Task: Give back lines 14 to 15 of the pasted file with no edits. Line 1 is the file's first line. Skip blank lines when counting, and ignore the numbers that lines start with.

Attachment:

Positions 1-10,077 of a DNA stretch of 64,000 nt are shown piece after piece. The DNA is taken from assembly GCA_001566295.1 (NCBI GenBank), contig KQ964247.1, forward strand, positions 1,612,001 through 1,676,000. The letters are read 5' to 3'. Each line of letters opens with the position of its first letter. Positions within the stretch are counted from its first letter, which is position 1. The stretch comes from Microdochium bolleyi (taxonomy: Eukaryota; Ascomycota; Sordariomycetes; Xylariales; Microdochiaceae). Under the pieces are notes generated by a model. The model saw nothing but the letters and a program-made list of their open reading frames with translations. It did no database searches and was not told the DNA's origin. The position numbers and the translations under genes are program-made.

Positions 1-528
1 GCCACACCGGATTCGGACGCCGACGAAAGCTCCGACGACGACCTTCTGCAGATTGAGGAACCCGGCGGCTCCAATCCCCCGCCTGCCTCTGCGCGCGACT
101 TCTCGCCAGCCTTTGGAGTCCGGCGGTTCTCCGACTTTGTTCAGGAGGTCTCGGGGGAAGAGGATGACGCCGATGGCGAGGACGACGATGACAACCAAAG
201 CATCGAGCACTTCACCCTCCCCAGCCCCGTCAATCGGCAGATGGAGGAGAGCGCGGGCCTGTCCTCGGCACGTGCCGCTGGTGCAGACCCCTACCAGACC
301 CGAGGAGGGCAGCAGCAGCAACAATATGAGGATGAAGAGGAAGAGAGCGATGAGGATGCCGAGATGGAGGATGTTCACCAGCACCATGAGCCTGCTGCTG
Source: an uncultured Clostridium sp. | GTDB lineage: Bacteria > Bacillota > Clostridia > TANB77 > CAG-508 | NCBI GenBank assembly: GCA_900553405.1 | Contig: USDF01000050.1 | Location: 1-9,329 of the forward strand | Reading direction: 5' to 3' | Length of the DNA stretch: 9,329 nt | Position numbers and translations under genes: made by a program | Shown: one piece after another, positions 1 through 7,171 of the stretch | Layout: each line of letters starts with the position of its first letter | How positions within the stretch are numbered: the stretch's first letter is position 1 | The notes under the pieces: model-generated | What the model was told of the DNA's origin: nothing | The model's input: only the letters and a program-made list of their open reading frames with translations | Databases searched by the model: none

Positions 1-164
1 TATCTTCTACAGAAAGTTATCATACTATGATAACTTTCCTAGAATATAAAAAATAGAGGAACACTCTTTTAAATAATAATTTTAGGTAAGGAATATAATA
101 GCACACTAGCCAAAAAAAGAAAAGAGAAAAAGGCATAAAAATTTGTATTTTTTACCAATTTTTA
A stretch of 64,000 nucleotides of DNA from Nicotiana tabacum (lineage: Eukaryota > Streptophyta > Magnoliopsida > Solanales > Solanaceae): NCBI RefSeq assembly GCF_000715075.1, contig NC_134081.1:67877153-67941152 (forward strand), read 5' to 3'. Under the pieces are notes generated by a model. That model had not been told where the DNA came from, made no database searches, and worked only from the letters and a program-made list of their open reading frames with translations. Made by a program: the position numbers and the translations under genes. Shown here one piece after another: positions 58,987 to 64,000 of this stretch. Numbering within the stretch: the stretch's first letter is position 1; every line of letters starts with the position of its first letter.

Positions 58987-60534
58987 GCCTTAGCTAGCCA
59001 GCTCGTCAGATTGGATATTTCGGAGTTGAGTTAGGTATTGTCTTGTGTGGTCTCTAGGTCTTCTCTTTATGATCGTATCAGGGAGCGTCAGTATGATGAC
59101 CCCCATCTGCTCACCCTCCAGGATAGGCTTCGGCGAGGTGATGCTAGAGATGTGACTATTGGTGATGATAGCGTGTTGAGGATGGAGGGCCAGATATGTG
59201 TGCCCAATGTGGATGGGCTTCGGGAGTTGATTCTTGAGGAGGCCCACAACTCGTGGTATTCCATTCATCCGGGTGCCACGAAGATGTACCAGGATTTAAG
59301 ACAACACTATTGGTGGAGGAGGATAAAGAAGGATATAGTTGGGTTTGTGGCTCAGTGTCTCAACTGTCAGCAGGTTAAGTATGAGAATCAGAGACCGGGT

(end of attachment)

59001 GCTCGTCAGATTGGATATTTCGGAGTTGAGTTAGGTATTGTCTTGTGTGGTCTCTAGGTCTTCTCTTTATGATCGTATCAGGGAGCGTCAGTATGATGAC
59101 CCCCATCTGCTCACCCTCCAGGATAGGCTTCGGCGAGGTGATGCTAGAGATGTGACTATTGGTGATGATAGCGTGTTGAGGATGGAGGGCCAGATATGTG